Blind-spot monitoring is a convenient feature found in many new cars. While there’s still no replacement for turning your head to check your blind spot, this type of monitoring system can help keep an eye on those spots that are hard to see with your mirrors.
This technology is statistically proven to reduce injuries caused by lane-change crashes, making it worth serious consideration when shopping for your next car.
Let’s take a closer look at what blind-spot monitoring is, how it works, and whether your next car should have it.
What is Blind-Spot Monitoring?
Blind-spot monitoring is a pretty self-explanatory feature. It monitors your blind spots and alerts you if you’re trying to make an unsafe lane change that could result in a collision with another vehicle. This is often done with visual and audible alerts with lights and beeps to help prevent an accident.
On most cars with blind-spot monitoring, it stays on in the background and doesn’t require any intervention from the driver. In some cases, you can turn it off if you’d like or modify the alert system, but it’s best to leave it on in normal driving conditions.
How Does Blind-Spot Monitoring Work?
Blind-spot monitoring uses sensors on the outside of the car to keep an eye on your blind spot. If these sensors detect a car in your blind spot where it might not be visible in your mirrors, a little light will turn on to let you know. These lights are usually on the inside of the front doors near the mirrors or on the mirrors themselves.
If you turn on your turn signal while there’s a car in your blind spot, this feature will give you an audible alert. The car will beep to let you know that it’s not a good time to change lanes because of the risk of an accident. It might be annoying, but it could save you from a dangerous and costly accident.
Does Blind-Spot Monitoring Work?
The short answer is “yes.” Blind-spot monitoring has been proven to reduce lane-change crashes, preventing injuries and costly damage. A study by the IIHS found a significant 23% drop in lane-change crashes with injuries in cars with blind-spot monitoring.
Benefits of Blind-Spot Monitoring
- Safer lane changes — The biggest benefit of blind-spot monitoring is safer lane changes. Studies have shown that cars with blind-spot monitoring result in fewer lane-change accidents.
- Prevents injuries — Fewer lane-change accidents mean fewer injuries.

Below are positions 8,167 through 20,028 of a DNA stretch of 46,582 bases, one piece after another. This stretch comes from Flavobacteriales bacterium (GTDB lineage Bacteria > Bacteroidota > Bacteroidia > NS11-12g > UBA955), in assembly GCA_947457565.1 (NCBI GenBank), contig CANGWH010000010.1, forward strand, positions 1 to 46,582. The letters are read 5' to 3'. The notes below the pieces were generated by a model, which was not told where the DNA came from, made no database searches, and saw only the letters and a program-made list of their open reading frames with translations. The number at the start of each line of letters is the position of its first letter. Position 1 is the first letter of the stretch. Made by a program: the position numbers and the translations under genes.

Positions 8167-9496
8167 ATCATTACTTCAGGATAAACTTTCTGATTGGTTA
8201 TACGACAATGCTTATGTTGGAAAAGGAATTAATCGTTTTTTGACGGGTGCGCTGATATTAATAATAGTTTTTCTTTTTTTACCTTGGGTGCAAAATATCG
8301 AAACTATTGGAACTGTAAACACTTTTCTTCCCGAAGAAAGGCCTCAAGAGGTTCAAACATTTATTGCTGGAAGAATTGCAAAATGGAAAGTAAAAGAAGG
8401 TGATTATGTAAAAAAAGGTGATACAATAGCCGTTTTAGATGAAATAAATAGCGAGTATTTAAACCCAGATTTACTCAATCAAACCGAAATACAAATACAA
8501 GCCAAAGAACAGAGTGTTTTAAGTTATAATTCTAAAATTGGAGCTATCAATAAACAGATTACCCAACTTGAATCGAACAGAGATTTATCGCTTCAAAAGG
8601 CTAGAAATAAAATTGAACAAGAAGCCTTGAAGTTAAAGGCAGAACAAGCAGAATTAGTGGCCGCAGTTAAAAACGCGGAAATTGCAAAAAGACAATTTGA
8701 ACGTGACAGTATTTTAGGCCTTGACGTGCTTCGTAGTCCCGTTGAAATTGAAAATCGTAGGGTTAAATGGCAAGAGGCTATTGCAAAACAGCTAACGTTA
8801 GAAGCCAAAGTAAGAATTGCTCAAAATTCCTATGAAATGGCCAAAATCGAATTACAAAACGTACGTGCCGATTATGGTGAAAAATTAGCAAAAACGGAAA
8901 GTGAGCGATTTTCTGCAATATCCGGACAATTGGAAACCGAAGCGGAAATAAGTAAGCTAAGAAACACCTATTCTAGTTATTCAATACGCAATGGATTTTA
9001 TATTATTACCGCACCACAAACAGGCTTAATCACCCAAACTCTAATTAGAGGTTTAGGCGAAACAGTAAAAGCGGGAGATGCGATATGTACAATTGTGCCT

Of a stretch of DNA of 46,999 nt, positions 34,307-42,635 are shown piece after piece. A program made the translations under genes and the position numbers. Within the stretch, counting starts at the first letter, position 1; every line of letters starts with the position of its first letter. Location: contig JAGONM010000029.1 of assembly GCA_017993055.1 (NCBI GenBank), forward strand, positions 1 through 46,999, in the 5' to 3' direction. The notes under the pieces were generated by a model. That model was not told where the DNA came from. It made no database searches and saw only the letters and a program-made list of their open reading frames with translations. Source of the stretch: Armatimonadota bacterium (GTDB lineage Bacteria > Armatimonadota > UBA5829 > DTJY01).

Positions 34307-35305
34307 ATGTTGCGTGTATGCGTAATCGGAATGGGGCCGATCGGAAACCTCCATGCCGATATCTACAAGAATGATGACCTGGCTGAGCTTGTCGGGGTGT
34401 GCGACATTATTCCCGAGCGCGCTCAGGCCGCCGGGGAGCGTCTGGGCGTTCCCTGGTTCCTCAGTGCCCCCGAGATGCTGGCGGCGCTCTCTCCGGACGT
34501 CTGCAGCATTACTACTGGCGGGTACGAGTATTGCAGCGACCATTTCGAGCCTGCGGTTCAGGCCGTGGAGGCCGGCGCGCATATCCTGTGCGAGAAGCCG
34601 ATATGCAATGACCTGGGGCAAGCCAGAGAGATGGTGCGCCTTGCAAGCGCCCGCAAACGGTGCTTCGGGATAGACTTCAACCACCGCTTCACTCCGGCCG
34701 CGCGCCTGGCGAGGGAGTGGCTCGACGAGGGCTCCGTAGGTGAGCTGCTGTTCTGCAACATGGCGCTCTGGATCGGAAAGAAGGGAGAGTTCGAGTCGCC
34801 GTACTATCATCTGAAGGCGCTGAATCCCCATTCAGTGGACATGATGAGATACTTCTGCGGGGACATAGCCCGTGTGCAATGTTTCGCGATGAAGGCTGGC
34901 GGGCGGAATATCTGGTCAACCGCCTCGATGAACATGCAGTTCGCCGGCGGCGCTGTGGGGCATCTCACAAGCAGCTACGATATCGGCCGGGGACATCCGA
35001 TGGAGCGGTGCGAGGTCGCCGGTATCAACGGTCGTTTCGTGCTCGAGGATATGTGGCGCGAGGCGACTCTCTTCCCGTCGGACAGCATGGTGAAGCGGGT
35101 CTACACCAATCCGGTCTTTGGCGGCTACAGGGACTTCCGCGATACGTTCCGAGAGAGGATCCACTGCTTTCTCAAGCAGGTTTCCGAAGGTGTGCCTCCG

- Prevents damage — A prevented accident means a prevented trip to the shop for costly repairs to the body and mechanical components of your car.
- Turn your head less — When making a lane change, you should still check your blind spot by turning your head and looking. However, if you need to change lanes and this feature tells you there’s a car in your blind spot with a little light, it will save you a head turn, and you can wait until the light is off to check.
Additional Safety Features Based on Blind-Spot Monitoring Systems
Radar-based blind-spot monitoring (BSM) systems provide the foundation for rear cross-traffic alert (RCTA). This feature works when you’re reversing from your driveway or a parking space and you can’t see if traffic is approaching from the sides.
Typically, RCTA provides an audible alert and a visual warning on your car’s reversing camera, which is where you’re most likely looking while you’re backing up. Note that radar-based BSM systems usually, but not always, include RCTA. Sometimes, RCTA is an extra add-on.
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Lane-change assist (LCA) is another feature that radar-based BSM systems support. This technology warns you when another vehicle is rapidly approaching from behind so that you don’t change lanes into its path. This is an emerging technology and is not included with all BSM systems.
Increasingly, automakers are offering active versions of BSM. This means that if you ignore system warnings, the vehicle will actively attempt to prevent you from changing lanes. Through the brakes and steering, an active BSM system will try to keep your car in its lane until the threat of a collision has passed. Active BSM is typically an optional upgrade.
Where to Find a Blind-Spot Monitor
Blind-spot monitoring is getting increasingly common in new cars. Affordable cars and SUVs like the Toyota RAV4, Honda Civic, Chevrolet Equinox, and many more have blind-spot monitoring available as an option.
Aftermarket Blind-Spot Monitors
It’s possible to add blind-spot monitoring to your car with an aftermarket option. While vehicles with blind-spot monitoring built-in are getting more affordable as time goes on, an aftermarket solution is more value-conscious than buying a new car just to get this feature.
An aftermarket blind-spot monitoring system typically consists of two sensors and two indicators (one of each for each side of the car). The sensors keep an eye on your blind spots and tell the indicators to turn on when they need to.
You can find these at online retailers like Amazon, starting at around $100. If you’re not comfortable installing it yourself, we recommend professional installation at a local mechanic.
Should You Rely on a Blind-Spot Monitor?
Blind-spot monitoring creates an extra layer of safety and convenience, but it’s still no replacement for alert driving. You still need to check your blind spot the old-fashioned way while changing lanes. However, this feature can conveniently tell you if someone is in your blind spot, indicating that it’s not a good time to change lanes. You can plan your lane change accordingly if you see that little light turn on.